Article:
Liberals allege Tories
"doped" their election ad spending [PoliticsWatch updated 5:10 p.m., September 5, 2007]
|Conservative television ads from the last
federal election are under Election Canada's microscope.
OTTAWA — A Liberal MP said Wednesday that an election financing scandal shows the Conservative party is no different than athletes who use performance enhancing drugs to cheat.
Liberal MP Dominic Leblanc made the comparison at a
lengthy technical briefing the Liberals held for reporters on
Parliament Hill to explain the somewhat complicated scandal
involving Canada's governing party.
Elections Canada and the Conservatives are in court disputing $1
million in transfers from the national campaign to local candidates
that was used for advertising spending. Elections Canada is
contesting the spending because the ads purchased by the local
candidates appear to be the exact same ads used by the national
campaign. And the commissioner of Canada's elections is
investigating whether the party exceeded campaign spending
"Is this much different from the athlete who uses illegal performance enhancing drugs to win a race or break a record?"
Leblanc asked. "It appears from this scheme, that the Conservative party ran an election in which they essentially doped their ad buy in an attempt to gain advantage over their competitors."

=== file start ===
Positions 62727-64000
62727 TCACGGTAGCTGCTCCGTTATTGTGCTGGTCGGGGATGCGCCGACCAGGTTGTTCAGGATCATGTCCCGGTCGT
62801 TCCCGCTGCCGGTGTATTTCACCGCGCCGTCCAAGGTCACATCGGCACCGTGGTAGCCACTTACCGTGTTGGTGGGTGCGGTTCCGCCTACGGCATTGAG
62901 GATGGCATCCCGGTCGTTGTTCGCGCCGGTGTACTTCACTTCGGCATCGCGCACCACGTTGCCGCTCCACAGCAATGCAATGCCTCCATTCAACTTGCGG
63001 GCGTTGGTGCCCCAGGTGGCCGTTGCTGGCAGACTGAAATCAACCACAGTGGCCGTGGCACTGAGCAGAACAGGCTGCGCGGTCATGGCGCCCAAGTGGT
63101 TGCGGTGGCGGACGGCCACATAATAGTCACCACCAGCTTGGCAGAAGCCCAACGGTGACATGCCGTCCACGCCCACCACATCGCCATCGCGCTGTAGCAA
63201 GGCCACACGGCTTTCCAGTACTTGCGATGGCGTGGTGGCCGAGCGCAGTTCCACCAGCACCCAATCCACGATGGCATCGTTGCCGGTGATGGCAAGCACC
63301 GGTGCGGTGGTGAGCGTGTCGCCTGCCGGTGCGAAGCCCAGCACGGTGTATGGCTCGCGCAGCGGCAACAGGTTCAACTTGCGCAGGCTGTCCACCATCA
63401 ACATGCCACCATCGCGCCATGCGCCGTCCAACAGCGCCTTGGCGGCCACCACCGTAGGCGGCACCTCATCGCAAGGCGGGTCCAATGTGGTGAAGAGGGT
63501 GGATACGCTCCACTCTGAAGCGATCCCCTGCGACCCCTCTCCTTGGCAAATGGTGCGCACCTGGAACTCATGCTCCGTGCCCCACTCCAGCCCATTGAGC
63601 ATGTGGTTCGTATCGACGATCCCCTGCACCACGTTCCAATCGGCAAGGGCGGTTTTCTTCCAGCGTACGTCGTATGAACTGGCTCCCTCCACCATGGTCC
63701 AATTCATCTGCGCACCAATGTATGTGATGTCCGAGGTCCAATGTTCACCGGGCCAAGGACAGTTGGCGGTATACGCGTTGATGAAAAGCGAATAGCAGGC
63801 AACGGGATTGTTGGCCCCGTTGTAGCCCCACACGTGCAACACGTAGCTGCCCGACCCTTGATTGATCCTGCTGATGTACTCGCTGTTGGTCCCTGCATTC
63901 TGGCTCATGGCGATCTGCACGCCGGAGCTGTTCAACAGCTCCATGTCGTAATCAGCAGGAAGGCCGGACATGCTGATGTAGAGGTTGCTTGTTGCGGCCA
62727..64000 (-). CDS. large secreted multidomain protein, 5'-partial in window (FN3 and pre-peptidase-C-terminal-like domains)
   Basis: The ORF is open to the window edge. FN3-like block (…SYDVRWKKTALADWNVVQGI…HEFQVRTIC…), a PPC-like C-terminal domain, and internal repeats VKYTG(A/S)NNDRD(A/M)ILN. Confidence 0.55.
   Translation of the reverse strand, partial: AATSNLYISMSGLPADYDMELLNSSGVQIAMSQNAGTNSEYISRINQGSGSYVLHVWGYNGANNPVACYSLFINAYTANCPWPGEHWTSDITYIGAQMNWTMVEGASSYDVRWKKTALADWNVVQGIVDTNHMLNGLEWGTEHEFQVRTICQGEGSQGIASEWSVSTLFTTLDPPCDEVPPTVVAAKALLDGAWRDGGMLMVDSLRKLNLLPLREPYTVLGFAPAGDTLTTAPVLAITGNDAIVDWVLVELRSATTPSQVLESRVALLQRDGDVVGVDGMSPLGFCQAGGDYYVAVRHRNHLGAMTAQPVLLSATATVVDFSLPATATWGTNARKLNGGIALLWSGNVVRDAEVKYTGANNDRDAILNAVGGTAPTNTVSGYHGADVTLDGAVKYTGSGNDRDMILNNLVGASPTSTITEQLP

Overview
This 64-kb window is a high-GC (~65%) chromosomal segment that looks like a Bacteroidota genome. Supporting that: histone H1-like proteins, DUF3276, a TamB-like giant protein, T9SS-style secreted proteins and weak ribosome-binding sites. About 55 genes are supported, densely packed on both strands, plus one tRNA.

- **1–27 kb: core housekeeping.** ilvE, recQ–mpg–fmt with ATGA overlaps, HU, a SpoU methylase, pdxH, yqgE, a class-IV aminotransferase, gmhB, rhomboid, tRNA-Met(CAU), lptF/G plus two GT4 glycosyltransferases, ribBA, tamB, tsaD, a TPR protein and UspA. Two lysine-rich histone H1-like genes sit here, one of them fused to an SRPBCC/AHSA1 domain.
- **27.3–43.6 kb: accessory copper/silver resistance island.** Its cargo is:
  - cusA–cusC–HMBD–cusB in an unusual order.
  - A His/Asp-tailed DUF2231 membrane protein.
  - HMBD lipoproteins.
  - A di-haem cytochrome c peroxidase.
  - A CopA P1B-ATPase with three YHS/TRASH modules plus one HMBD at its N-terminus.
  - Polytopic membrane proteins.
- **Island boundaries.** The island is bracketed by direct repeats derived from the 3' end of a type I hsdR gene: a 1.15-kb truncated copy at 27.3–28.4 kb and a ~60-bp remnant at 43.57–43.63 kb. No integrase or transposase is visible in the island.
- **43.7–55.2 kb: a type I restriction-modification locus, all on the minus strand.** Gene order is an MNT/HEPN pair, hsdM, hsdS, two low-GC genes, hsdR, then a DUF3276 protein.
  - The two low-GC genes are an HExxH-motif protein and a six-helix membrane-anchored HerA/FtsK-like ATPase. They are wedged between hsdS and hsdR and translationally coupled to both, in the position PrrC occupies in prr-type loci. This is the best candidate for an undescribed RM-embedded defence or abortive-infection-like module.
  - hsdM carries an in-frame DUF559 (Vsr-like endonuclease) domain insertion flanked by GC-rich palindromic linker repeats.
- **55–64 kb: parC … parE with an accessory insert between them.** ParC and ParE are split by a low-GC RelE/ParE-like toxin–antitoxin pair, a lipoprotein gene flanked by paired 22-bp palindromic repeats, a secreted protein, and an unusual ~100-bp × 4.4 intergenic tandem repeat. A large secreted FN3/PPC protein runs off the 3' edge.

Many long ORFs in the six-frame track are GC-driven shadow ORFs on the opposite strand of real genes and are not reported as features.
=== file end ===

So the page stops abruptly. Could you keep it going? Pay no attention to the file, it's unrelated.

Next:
The Liberals also showed reporters two of the ads in question. The
Conservatives argue that the ads count as a riding expenditure
because the candidates' names appear on a tag line at the end of the
Other than the virtually unreadable tiny tag line listing local
candidates' names at the bottom of the screen, the local ads are
identical to ads that aired nationally.
While the Liberals are accusing the Tories of cheating in the last
election, they are carefully trying not to directly blame their
election loss on this issue.
"Nobody here is disputing the results of the last
election," Leblanc said. "I would not pretend that
that's the purpose of this."
"It's not up to me to dispute whether the Liberals should or
shouldn't have won the last election because of this alleged scheme.
Others may conclude if you change 11 ridings in the country you
might have a different result."
Within an hour of the Liberals' press conference, the Conservatives
trotted out an MP for the first time to publicly comment on the
Conservative MP Pierre Poilievre disputed Elections Canada's
interpretation of what is a local ad and characterized the
controversy a "free speech" issue.
"Local candidates decide what constitutes local
advertising," he said. "We're not going to have
bureaucrats or the Liberal party or anybody else take away the
freedom of speech of our local Conservative candidates to run the
advertising that best suits them with Conservative
Even though Parliament has been prorogued and will not return until
October 16, the Liberals are calling for a Commons to committee to
immediately launch an investigation into the Conservative ad
Poilievre said he supported an investigation of Conservative
election spending as long as all other federal political parties
open up their books from the last two elections.
"I'm sure the Liberal party will have some trouble explaining
what happened to the $40 million that went missing during the
sponsorship scandal. But if they want to talk about electoral
financing, particularly of their party in the province of Quebec,
then they're going to have to answer the same questions in the same
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